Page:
15 Geography and Geographical Information Systems (GIS)

What is Geography?

The word geography is believed to have been coined by the ancient Greek scholar Eratosthenes (276 BCE–194 BCE), who combined the words “geo” – Earth – and “graphia” – description – to explain an important goal of many intellectuals of the classical world. This goal of describing the Earth by mapping the known world, explaining weather and climate, estimating the size and shape of the planet, and theorizing about the relationship between humans and their environment was pursued across the ancient world. Influences on geographical thought and practice can be attributed to Herodotus’ (484 BCE-425 BCE) chronicle of events, regions and cultures, Euclid’s (300 BCE-200 BCE) geometry, Strabo’s (63 BCE-23 CE) poetic impressions of place, Ptolemy’s (100-170) geographical coordinate system, and Al-Idrisi’s (1100-1165) cartographical calligraphy of the known world’s climatic zones.

Mapmaking advanced significantly during the 7th to 12th centuries as Arab and Persian cartographers sought to map the world using sophisticated mathematics and knowledge gained from Muslim travelers and traders. Further advancements in cartography emerged in the 16th century as European powers sought better maps for ocean navigation and descriptions of the Americas. The professionalization of the discipline of geography occurred in early nineteenth century Europe as geographical societies were formed and German geographers, especially Alexander von Humboldt and Carl Ritter, proposed theories of nature and society. Most European geographers remained focused on theorizing throughout the nineteenth and twentieth centuries, while North American geographers, until the mid-twentieth century, preferred to pursue practical knowledge and description. Since the mid-twentieth century, the discipline of geography has both grown and splintered. Geographers today study a plethora of topics using a wide spectrum of methods and theories.[1]


Physical Geography, Human Geography, and Research in Geography

One of the artificial cleavages in the discipline of geography is between the sub-fields of physical geography and human geography. While physical geographers focus on the spatial processes associated with the natural environment, such as climate, water, plants, animals, and landforms, human geographers investigate the spatial relationships apparent in human activities and phenomena – politics, economics, culture, migration, and history. Fortunately, some geographers today have begun to reunite the field as it becomes increasingly clear that topics such as climate change, disease pandemics, urbanization, and globalization require multidisciplinary and integrated perspectives from the sciences, humanities, arts, and social sciences. The move toward integrative and cross-disciplinary research is aided by the variety of research methods that have been developed by geographers since the early twentieth century.[2]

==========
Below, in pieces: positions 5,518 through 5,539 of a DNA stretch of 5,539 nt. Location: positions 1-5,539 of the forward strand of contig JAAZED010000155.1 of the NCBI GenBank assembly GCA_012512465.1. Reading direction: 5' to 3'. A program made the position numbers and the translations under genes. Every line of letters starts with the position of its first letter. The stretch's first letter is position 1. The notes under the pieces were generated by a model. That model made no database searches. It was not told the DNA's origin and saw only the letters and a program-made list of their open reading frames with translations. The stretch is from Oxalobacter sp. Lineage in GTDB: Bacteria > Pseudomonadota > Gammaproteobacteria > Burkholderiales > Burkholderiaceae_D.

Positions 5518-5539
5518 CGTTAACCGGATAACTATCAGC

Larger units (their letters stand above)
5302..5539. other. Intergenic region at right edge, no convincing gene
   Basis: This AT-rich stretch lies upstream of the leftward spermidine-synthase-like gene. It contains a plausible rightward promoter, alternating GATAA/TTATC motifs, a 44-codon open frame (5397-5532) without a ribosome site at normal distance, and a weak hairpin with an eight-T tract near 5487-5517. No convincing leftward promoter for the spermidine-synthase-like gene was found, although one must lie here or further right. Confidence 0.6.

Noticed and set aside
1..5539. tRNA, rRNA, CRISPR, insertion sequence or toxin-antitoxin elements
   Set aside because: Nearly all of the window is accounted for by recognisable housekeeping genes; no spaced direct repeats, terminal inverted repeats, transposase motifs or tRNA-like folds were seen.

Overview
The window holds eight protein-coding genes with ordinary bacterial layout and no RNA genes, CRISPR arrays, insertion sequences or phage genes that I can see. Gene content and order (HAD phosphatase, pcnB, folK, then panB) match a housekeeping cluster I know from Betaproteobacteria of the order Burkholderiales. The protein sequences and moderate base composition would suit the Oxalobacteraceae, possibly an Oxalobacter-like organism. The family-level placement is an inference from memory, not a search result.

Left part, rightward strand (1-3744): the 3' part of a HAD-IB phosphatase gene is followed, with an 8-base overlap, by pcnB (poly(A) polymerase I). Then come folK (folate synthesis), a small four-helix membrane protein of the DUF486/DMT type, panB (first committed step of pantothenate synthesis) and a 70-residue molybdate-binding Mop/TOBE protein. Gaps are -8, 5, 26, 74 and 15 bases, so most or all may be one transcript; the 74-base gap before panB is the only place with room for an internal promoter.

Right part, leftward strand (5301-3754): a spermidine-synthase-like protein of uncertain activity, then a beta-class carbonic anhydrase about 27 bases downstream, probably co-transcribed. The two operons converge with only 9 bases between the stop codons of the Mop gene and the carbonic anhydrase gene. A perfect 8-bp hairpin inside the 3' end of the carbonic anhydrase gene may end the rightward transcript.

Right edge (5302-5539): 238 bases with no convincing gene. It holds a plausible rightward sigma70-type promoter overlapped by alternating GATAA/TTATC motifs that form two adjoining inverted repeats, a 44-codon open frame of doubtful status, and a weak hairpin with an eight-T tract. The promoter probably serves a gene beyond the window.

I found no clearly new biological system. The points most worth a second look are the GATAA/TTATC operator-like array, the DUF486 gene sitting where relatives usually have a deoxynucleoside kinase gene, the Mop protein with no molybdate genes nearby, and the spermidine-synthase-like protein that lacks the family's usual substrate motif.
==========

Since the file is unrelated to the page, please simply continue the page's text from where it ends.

Geographical data can take the form of just about anything that can be paired with a location. Geographers collect data in the form of physical measurements (e.g., coordinates, distance, size, volume, temperature, elevation, velocity, morphology), observations through field study, surveys, interviews, archival documents, government agency reports, historical maps, and so on. The analysis of geographical data is accomplished through quantitative, qualitative, and mixed-methods approaches. The emergence of computers, and an interest in making geography more scientific, in the 1950s and 1960s led to a quantitative revolution in the discipline and the advent of spatial statistics designed for analyzing geographical data with mathematical precision and perfecting spatial models to explain geographic phenomena. Human geographers of the 1970s began to push back against the statistical obsessions and abstract models of the quantitative geographers and argued for qualitative methodologies (e.g., interviews, observations, and textual analysis) that captured human experiences that were not easily measured or mapped with precision. In recent years, mixed-methods approaches have gained popularity as a response to the artificial division between quantities and qualities that have fractured social science research. This abundance of sources and methods is both a strength and a challenge for geographers, but a tool has emerged over the past fifty years that has significantly transformed the collection, organization, analysis, and display of geographic data. Geographical Information Systems (GIS) has become dominant in geographical research and is an important tool in fields as diverse as physics, literature, public health, urban planning, and history.


What is GIS?

Image visualizing GIS data layers
An example of GIS data layers.